House and Senate Lawmakers Announce Legislation to Help Students Choose Between Colleges
Student Right to Know Before You Go Act Would Make Accurate Graduation, Debt and Earnings Data Available
WASHINGTON – U.S. Senators Ron Wyden, D-Ore., Marco Rubio, R-Fla., Mark Warner, D-Va., and U.S. Representatives Duncan Hunter, R-Calif., and Robert Andrews, D-N.J., today introduced bicameral, bipartisan legislation that would ensure that a wide range of accurate, comparative and easy to understand data about colleges would be readily available online for prospective students and their families.
The Student Right to Know Before You Go Act of 2013 would streamline existing institutional reporting requirements to enable students, families, institutions, and policymakers are able to assess schools and programs based on a wide range of key data including graduation rates for non-traditional students, transfer rates, frequency with which graduates go on to pursue higher levels of education, student debt and post-graduation earnings and employment outcomes.
“There’s no question that everyone needs access to higher education, but it’s time to bring value into the equation,” Wyden said. “College is usually one of the most important and expensive investments people make in their lifetime. This bipartisan legislation would allow people to understand where they can expect their educational choices to take them in the real world.”
“A college education is one of the most important investments an American can make in their lifetime, so it’s critical that we equip potential students and their families with as much information as possible,” Rubio said. “With this legislation we can finally provide meaningful, easily accessible data to make higher education decisions easier for the 21st century student.”
"Many high school seniors who are heading to college this fall have just paid their tuition deposits, and they likely have real questions about what value they are getting for their money," Warner said. "This bipartisan legislation will combine relevant information in a rational way so that students and their families can access comparative information on which colleges and which majors will result in a good job. Our legislation will connect the information already collected by states and schools, and eventually post it online where it will be accessible directly to students as they make one of the most important investments they’ll make during their lifetimes.”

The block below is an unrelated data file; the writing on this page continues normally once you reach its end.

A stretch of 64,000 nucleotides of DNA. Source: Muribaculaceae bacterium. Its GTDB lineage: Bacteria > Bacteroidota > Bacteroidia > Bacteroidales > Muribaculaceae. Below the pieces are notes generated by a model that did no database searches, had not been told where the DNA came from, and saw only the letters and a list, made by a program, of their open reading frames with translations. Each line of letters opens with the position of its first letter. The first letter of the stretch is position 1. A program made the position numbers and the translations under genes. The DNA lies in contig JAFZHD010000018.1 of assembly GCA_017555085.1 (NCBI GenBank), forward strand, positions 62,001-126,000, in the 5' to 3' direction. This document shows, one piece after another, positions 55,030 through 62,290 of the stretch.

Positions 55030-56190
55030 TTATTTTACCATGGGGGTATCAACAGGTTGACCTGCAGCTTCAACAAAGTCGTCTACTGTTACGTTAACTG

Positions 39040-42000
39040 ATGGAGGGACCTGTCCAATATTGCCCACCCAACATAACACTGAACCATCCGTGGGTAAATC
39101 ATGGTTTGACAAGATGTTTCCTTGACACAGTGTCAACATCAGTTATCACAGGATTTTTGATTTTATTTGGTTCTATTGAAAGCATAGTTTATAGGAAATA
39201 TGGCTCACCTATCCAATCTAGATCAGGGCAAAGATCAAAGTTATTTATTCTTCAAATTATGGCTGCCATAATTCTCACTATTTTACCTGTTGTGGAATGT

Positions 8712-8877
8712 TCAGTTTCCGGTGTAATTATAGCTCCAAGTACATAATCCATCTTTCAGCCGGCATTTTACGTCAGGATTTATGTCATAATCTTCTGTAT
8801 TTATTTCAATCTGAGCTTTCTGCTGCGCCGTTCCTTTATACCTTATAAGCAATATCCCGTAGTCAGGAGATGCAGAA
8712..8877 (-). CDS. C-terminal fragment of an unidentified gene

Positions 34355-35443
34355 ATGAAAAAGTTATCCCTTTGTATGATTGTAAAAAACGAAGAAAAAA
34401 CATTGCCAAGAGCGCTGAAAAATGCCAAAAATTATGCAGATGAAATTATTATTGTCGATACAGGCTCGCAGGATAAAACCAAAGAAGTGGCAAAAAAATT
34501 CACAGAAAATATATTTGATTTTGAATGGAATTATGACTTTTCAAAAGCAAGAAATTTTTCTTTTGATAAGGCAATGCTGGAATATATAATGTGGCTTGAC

“Information drives decisions and the choices that individuals and families make about their future should be based on information that's thorough, reliable and readily accessible,” Hunter said. “The Know Before You Go Act ensures that timely data pertaining to an institution of higher education's performance record and success rate is at the fingertips of anyone interested in exploring their options, predicting debt obligations or anticipating the availability of job opportunities.”
“College tuition is often one the largest financial commitments made in student's lifetime, and like any other significant investment, students should have access to certain basic facts about their education,” Andrews said. “Understanding the quality and scope of an area of study, as well as the potential to find gainful employment upon graduation is not only critical when planning one's education, but it can make all the difference in a student's financial future. Having the tools to make informed decisions early will help streamline the education process for countless students, thereby making college more affordable in the long run.”
Currently, prospective students are forced to make costly and critical decisions about furthering their education with very little or inaccurate information. For example, the U.S. Department of Education makes some institutional data available through its College Scorecard, but the information is, at best, extremely limited. States and private web sites also try to put out similar information, but the data typically only examines first-time, full-time students or students who remain within a given state after college.
The legislation would direct the Secretary of Education to make the information available online in an easily accessible format. Individual privacy would be strictly maintained with safeguards to ensure that no personally identifiable information could ever be disclosed, and the system would be audited for data quality, validity and reliability.
Using information that is already gathered, the bill would allow student records to be matched with employment and earnings data. The results would be highly accurate and informative. This would finally provide students and their families the opportunity and tools needed for a more complete picture of the value of their education.